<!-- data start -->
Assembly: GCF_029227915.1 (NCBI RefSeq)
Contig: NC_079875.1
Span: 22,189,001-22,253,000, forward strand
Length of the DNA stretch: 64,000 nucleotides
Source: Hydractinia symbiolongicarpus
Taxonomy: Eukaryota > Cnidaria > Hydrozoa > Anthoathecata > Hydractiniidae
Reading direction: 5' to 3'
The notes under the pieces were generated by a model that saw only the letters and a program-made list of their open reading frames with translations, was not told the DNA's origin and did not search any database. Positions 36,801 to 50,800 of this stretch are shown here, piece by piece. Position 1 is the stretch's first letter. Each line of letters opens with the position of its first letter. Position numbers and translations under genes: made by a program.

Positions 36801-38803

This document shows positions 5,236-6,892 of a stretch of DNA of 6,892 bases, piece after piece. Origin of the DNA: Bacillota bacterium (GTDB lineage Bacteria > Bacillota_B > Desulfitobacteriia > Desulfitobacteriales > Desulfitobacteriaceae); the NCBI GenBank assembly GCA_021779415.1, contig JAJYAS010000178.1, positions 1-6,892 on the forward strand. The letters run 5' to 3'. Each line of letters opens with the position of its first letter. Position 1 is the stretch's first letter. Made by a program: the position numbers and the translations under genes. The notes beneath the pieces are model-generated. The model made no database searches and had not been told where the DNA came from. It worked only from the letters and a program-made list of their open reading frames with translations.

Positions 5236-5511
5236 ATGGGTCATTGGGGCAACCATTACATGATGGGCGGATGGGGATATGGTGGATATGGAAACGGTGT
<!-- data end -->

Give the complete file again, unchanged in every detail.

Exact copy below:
Assembly: GCF_029227915.1 (NCBI RefSeq)
Contig: NC_079875.1
Span: 22,189,001-22,253,000, forward strand
Length of the DNA stretch: 64,000 nucleotides
Source: Hydractinia symbiolongicarpus
Taxonomy: Eukaryota > Cnidaria > Hydrozoa > Anthoathecata > Hydractiniidae
Reading direction: 5' to 3'
The notes under the pieces were generated by a model that saw only the letters and a program-made list of their open reading frames with translations, was not told the DNA's origin and did not search any database. Positions 36,801 to 50,800 of this stretch are shown here, piece by piece. Position 1 is the stretch's first letter. Each line of letters opens with the position of its first letter. Position numbers and translations under genes: made by a program.

Positions 36801-38803

This document shows positions 5,236-6,892 of a stretch of DNA of 6,892 bases, piece after piece. Origin of the DNA: Bacillota bacterium (GTDB lineage Bacteria > Bacillota_B > Desulfitobacteriia > Desulfitobacteriales > Desulfitobacteriaceae); the NCBI GenBank assembly GCA_021779415.1, contig JAJYAS010000178.1, positions 1-6,892 on the forward strand. The letters run 5' to 3'. Each line of letters opens with the position of its first letter. Position 1 is the stretch's first letter. Made by a program: the position numbers and the translations under genes. The notes beneath the pieces are model-generated. The model made no database searches and had not been told where the DNA came from. It worked only from the letters and a program-made list of their open reading frames with translations.

Positions 5236-5511
5236 ATGGGTCATTGGGGCAACCATTACATGATGGGCGGATGGGGATATGGTGGATATGGAAACGGTGT